A campaign for "real" pension reform has been launched in Alberta by the Alberta Federation of Labour (AFL) and the Canadian Labour Congress, hoping to persuade the provincial government to change its mind and join the growing consensus around expanding the Canada Pension Plan (CPP).
"A crisis in retirement income is looming in Canada and it will not spare Albertans, despite claims made by Finance Minister Ted Morton," said Gil McGowan, president of the AFL.
Prime Minister Stephen Harper and Finance Minister Jim Flaherty support expanding CPP, along with nine provinces, seniors groups, student groups, economists and labour groups, said the AFL, and there's hope a ground-breaking agreement can be reached when Canada's finance ministers gather in Kananaskis, Alb., next month.
"Alberta, however, is acting as a spoiler and standing in the way of real reform," said McGowan. "The only other dissenting voices are coming from banks and insurance companies who want to keep charging outrageous fees for their under-performing retirement planning services."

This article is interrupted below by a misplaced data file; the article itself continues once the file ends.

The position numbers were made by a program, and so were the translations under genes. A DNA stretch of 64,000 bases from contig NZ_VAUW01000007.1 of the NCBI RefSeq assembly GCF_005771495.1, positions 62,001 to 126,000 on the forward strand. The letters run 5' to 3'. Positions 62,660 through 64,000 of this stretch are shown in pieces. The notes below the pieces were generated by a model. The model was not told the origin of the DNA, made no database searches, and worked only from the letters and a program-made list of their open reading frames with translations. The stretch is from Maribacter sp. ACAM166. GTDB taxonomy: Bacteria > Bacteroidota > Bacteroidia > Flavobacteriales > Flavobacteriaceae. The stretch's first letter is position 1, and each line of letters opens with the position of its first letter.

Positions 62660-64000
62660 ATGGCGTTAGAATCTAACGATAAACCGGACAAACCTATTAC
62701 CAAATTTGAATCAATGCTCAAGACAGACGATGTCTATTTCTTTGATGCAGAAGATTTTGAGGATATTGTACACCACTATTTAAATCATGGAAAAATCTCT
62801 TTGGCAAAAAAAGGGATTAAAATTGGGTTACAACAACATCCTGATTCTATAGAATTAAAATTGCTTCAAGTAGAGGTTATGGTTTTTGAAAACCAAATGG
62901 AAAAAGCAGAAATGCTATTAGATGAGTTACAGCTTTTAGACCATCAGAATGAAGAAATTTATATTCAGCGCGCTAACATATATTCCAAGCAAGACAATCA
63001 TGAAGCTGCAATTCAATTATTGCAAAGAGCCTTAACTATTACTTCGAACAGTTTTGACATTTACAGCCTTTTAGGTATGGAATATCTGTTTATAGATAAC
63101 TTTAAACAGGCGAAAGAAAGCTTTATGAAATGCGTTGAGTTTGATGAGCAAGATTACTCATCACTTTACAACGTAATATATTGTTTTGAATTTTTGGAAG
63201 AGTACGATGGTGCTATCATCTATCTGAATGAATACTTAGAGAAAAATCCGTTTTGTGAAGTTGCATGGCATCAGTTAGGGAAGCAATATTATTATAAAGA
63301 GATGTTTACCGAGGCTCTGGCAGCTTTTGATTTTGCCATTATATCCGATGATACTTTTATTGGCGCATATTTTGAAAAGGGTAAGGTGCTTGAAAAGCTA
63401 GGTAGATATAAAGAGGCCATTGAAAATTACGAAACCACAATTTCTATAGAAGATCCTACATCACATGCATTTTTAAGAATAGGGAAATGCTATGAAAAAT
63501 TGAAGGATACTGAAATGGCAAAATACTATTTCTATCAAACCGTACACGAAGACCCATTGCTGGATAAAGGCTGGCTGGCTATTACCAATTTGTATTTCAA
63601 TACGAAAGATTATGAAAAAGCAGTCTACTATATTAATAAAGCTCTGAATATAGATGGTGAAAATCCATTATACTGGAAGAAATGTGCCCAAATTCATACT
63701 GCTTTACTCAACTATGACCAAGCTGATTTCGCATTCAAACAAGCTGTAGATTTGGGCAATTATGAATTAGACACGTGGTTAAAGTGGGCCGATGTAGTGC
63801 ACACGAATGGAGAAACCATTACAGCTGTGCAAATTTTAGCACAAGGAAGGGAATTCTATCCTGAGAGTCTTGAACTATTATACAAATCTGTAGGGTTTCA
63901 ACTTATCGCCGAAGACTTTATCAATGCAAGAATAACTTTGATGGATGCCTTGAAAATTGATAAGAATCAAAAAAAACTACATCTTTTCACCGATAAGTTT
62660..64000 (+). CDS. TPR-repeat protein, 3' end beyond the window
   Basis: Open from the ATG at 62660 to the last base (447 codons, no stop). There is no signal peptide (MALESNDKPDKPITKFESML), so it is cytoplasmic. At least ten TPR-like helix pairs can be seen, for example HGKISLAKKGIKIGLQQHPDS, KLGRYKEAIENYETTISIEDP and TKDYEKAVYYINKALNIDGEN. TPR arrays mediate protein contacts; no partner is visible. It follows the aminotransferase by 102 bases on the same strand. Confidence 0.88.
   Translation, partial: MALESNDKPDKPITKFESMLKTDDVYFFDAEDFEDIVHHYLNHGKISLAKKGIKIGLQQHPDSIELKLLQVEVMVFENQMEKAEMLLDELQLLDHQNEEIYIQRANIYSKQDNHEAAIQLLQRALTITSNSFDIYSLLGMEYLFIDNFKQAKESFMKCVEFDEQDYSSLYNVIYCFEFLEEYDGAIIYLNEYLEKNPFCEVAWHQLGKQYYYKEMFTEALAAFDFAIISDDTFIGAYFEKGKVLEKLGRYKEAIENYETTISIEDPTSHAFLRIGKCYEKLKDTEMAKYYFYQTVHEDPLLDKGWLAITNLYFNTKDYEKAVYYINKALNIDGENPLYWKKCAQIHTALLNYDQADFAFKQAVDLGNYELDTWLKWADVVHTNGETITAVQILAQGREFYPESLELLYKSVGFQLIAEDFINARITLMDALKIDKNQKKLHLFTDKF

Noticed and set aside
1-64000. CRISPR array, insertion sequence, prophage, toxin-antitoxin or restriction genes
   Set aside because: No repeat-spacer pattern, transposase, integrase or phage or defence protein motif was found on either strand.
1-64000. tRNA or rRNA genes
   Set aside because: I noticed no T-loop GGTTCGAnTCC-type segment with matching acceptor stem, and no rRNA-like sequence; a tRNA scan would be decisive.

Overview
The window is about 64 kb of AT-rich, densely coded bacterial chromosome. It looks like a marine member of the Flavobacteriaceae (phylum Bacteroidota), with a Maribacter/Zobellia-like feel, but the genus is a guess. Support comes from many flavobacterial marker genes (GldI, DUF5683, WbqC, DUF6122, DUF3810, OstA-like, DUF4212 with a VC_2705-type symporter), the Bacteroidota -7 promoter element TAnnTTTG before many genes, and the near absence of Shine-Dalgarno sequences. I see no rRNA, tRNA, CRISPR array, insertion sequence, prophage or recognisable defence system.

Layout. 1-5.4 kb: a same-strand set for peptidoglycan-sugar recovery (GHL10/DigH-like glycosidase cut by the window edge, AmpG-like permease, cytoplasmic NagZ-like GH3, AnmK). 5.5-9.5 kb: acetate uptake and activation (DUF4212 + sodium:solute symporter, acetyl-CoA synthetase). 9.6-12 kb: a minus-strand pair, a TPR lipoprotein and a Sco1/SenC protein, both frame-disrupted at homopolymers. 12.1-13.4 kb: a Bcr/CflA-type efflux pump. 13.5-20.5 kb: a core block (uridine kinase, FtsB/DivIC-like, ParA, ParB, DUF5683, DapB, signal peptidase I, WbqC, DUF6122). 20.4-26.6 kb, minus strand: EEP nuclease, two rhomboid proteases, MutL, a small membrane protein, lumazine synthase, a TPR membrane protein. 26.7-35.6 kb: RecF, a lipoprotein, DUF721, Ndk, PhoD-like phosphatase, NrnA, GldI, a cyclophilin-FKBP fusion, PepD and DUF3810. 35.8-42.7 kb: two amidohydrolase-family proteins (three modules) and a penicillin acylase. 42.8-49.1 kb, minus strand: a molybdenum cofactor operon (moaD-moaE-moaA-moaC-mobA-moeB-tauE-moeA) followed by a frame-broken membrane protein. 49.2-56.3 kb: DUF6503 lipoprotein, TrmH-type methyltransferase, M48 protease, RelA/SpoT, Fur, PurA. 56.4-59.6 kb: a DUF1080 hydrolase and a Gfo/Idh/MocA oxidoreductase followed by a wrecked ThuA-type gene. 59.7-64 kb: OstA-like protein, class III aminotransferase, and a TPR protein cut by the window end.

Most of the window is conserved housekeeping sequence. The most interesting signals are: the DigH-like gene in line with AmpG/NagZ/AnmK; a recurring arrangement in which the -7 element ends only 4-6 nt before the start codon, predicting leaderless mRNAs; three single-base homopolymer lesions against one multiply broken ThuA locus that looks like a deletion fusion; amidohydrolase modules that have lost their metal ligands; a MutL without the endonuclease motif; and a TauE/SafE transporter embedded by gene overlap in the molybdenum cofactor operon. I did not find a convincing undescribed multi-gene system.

Morton is out of step with Albertans when he claims they don't want or need CPP expansion and any reform should be left to private industry, said the AFL. More than three-quarter (78 per cent) of Albertans don't believe they have made adequate arrangements for their retirement and 67 per cent don't believe banks and insurance companies should be chosen over CPP to run an expanded pension system, found a recent AFL poll. In addition, 71 per cent said Morton and the Alberta government should allow changes to CPP.
The AFL also released a report by economist Hugh MacKenzie that shows Albertans need pension reform more than other Canadians. Titled It IS Broke - So Fix It!, the report finds Albertans are less likely to be covered by an employer pension plan and those with pension coverage are likely to have inferior coverage compared to other Canadians. Only 11 per cent have a defined benefit plan and 38 per cent of Albertans contributed to an registered retirement savings plan in 2008, with a median contribution of $3,200 per year.
As part of the campaign, the AFL also launched a website to focus attention on the issue.
Canadian HR Reporter, Wed Nov 17 2010